In April this year I ran my first marathon. I am not a natural runner and I made hard work of it. Nonetheless, it felt great to tick that box.

Last Sunday I ran 6 kilometres and it felt the same as when I ran 6 kilometres the Sunday before that. Terrible.

I did not actually mean to run the marathon. I wanted to run the half marathon but that race was full – predictably so given that it was only 8 weeks before the race. I entered the marathon with little time to train and my eyes on the t-shirt. I did not think I’d be able to finish it.

A teaching friend of mine had also left it too late to enter the half and decided to enter the marathon. Fortunately for me, Julia was a physical education teacher with an actual plan.

As we got further into our training schedule and our weekend runs were getting longer, I was feeling more and more comfortable. I had never been fitter. I was actually enjoying running and had every intention of running more races. Julia talked about different maintenance programmes that we could put ourselves on while we figured out what we might want to run next.

We were a bit sore after the race but no injuries. The plan was to have a week off to recuperate and then put ourselves on a maintenance programme to keep up the momentum and fitness that we had built up over the last 8 weeks. I never started that programme and I think I might have run half a dozen times over the next 3 months. So here I am, starting from scratch. Again.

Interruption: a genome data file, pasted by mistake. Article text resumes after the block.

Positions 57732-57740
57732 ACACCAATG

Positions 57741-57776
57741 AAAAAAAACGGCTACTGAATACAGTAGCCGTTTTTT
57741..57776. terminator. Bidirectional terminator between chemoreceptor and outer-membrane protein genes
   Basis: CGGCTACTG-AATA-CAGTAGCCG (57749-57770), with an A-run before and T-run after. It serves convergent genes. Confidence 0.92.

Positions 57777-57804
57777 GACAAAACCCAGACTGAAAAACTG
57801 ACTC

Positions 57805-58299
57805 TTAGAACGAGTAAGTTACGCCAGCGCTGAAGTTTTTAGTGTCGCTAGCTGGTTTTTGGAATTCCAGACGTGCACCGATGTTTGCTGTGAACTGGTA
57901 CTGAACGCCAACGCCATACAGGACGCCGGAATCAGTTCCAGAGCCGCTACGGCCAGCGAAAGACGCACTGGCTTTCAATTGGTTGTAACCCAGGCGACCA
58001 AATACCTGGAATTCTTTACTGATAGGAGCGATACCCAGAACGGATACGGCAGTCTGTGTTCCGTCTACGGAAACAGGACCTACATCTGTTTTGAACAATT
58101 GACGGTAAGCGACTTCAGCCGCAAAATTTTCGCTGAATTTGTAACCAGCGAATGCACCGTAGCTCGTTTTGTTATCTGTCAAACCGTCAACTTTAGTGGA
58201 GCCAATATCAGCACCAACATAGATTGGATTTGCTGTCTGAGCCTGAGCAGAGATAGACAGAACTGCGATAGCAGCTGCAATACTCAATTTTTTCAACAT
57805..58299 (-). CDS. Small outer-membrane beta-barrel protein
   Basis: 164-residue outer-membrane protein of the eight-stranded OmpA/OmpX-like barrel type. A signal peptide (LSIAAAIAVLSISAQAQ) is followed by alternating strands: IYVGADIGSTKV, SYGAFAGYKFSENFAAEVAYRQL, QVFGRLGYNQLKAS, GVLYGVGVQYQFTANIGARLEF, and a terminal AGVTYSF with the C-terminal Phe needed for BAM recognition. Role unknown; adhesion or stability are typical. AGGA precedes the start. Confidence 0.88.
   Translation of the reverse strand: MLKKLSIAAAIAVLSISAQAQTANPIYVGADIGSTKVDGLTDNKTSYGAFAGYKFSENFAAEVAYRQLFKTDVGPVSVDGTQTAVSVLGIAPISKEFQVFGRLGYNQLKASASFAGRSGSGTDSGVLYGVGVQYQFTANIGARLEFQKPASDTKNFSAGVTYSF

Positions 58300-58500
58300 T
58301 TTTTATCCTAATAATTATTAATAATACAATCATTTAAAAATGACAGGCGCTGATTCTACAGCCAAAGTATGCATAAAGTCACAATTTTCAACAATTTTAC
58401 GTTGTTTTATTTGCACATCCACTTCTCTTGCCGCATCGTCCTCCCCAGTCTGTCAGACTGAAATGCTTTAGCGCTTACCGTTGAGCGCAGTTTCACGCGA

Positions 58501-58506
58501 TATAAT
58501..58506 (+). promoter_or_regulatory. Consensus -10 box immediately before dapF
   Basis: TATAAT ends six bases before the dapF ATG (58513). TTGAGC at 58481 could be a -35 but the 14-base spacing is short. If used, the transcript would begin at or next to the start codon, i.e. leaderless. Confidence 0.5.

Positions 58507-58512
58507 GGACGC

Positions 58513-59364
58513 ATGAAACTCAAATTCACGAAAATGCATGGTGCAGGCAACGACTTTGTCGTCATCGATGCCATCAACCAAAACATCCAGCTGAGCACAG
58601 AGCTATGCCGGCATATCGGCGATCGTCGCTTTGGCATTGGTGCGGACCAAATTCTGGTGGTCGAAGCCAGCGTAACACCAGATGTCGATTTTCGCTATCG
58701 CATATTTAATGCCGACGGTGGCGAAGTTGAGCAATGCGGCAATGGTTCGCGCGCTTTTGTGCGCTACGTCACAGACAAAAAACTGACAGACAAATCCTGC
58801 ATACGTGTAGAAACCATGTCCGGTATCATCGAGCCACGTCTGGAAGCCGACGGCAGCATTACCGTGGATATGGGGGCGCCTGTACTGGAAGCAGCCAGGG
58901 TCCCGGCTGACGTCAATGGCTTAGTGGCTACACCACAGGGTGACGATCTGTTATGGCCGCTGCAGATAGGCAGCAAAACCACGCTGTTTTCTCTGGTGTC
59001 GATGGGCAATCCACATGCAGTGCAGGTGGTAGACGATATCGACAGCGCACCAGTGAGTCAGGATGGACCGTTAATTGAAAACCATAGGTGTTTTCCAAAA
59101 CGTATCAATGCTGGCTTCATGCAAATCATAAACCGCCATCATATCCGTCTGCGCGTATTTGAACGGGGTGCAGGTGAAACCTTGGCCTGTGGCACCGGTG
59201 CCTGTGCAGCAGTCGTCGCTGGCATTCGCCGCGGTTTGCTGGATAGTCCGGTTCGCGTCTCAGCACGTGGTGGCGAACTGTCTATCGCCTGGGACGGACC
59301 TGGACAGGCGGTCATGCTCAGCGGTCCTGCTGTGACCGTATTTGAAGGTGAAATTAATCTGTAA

The frustration from losing all momentum and having to start over again is not lost on me as an educator. The effort that goes into accreditation, a curriculum review, or establishing new philosophies or programmes around character development, service learning, technology integration, etc, etc could be compared to training for a marathon. And the feelings of satisfaction from the hard work leading to a set of recommendations or outcomes are similar to those felt crossing a finish line.

It feels good to tick a box but my marathon experience has me thinking what is the point of ticking a box if nothing follows from the ticking of it? Or possibly even more frustrating, ticking a box and then having to do the same hard work to tick the same box with essentially the same tick a couple of years later?

Securing accreditation, reviewing curriculum or developing a philosophy or programme are all complicated tasks that require a plan to complete. But completing these tasks and patting ourselves on the back without considering how the fruits of our labour will be developed and maintained defeats the purpose of completing these tasks – school improvement.

Our schools are complex systems that must be adaptive to take the opportunities and meet the challenges that constantly present themselves in our ever-changing world. Our schools must plan to be adaptive and any effort to improve our schools must focus on the continual development and maintenance of those efforts.

An Adaptive School very rarely finds itself starting from scratch – as I am now after a ticking a box in April.